It's important to recognize that liberal prescribing of opioids is a very recent problem and, since the mid-1990s, can be linked to the message-crafting activities of the pharmaceutical industry which helped shape both patient perceptions of pain and influence how doctors thought about the safety of these drugs. Doctors were increasingly encouraged -- sometimes through industry-funded educational activities or by using textbooks on pain management paid for by the makers of opioids -- to prescribe the drugs for a much wider population of patients experiencing pain.
If revising the messaging around opioids was a business-oriented strategy of the opioid makers, we cannot place the blame solely upon them. Some of that blame has to do with the co-dependent relationship between physician education and the drug industry, which funds a substantial portion of physician education in Canada.
Is this epidemic not dire enough to finally build the absolute firewall we need between physician education and the pharmaceutical industry?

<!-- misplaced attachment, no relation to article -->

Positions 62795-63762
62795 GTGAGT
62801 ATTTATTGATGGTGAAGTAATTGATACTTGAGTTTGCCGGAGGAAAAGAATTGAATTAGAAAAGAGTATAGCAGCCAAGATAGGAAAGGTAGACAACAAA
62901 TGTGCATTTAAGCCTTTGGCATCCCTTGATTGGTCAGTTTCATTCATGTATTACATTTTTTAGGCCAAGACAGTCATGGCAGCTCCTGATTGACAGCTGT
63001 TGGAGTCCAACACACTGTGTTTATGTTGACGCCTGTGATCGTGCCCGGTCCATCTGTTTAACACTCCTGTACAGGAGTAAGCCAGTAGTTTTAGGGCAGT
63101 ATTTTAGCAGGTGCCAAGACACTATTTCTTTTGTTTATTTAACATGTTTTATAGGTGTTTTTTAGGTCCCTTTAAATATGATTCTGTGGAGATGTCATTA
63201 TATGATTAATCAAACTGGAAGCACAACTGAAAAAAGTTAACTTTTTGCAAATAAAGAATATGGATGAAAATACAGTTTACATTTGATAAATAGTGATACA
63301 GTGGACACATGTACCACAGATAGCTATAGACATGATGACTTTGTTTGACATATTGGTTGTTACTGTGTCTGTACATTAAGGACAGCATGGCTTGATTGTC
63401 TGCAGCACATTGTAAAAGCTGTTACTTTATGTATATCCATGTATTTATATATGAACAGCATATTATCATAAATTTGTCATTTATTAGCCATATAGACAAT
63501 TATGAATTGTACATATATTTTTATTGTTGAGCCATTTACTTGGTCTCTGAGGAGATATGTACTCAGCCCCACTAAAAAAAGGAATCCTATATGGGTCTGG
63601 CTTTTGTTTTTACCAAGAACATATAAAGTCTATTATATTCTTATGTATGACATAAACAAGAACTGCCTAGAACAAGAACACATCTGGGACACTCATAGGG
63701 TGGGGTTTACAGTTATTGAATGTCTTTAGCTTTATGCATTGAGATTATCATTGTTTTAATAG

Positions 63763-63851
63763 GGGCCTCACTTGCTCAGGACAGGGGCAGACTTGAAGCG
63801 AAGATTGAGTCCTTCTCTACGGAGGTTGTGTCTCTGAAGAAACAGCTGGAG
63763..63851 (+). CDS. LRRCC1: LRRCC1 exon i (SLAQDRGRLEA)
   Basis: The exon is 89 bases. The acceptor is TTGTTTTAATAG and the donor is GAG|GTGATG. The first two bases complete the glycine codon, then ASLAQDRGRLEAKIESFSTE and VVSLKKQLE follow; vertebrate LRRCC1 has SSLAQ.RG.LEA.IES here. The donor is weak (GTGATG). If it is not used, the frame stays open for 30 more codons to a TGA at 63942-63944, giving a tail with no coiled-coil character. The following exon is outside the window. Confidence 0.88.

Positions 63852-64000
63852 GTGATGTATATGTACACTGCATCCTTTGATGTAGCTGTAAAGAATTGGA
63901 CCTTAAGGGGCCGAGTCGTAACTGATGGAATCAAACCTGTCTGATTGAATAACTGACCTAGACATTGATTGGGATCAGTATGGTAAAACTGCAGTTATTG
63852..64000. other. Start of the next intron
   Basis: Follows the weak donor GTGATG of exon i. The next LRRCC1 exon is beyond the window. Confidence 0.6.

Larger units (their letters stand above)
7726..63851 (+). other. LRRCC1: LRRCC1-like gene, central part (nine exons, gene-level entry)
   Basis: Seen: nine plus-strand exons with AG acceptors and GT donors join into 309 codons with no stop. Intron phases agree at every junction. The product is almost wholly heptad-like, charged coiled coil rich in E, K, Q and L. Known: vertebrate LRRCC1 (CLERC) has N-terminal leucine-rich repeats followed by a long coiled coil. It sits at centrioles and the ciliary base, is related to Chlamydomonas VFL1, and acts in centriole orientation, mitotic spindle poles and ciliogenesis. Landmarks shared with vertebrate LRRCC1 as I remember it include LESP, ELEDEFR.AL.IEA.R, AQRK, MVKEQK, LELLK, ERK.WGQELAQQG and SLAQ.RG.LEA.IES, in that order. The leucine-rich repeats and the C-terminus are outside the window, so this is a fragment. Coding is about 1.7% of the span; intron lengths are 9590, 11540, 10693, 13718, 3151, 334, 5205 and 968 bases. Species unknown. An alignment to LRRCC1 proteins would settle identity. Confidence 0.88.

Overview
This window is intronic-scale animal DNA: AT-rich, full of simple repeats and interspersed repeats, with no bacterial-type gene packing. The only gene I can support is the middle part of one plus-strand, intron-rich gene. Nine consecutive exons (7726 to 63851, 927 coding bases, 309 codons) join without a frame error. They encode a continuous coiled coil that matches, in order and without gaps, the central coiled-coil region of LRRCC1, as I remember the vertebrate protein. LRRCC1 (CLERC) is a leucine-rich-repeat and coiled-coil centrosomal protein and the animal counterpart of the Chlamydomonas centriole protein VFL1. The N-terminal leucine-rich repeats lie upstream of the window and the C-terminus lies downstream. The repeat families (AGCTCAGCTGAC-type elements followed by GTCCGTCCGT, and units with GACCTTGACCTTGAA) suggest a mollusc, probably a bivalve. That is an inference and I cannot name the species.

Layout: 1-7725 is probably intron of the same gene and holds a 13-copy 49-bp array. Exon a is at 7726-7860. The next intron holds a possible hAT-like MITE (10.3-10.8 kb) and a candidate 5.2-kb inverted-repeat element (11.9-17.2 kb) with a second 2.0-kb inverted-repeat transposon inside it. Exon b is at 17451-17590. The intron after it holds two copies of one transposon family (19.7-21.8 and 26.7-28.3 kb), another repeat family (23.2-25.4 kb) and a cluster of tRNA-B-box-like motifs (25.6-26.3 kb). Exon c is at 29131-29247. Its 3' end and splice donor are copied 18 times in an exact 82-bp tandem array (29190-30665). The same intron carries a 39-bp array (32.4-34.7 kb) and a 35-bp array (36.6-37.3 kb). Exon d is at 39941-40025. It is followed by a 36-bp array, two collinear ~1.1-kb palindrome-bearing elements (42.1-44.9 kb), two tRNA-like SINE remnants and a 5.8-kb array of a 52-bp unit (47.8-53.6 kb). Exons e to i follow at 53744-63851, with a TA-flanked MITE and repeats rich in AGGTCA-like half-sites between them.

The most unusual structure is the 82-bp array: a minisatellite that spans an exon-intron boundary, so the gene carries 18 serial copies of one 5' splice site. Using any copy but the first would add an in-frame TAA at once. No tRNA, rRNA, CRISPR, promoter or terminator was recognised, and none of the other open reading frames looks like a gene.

We need unbiased, safety-oriented messages around the appropriate use of opioids and knowledge of their wicked addiction potential. We also need to remind ourselves, both patients and prescribers, that any incredibly powerful and effective drug can also be incredibly dangerous and destructive.
The focus to tackle the addiction problem has to be serious, multifaceted source control. We need greater access to addiction treatment facilities, and methods to rescue people from the depths of addiction, certainly. But we also need to curb society's underlying dependence upon drug company money for doctor training.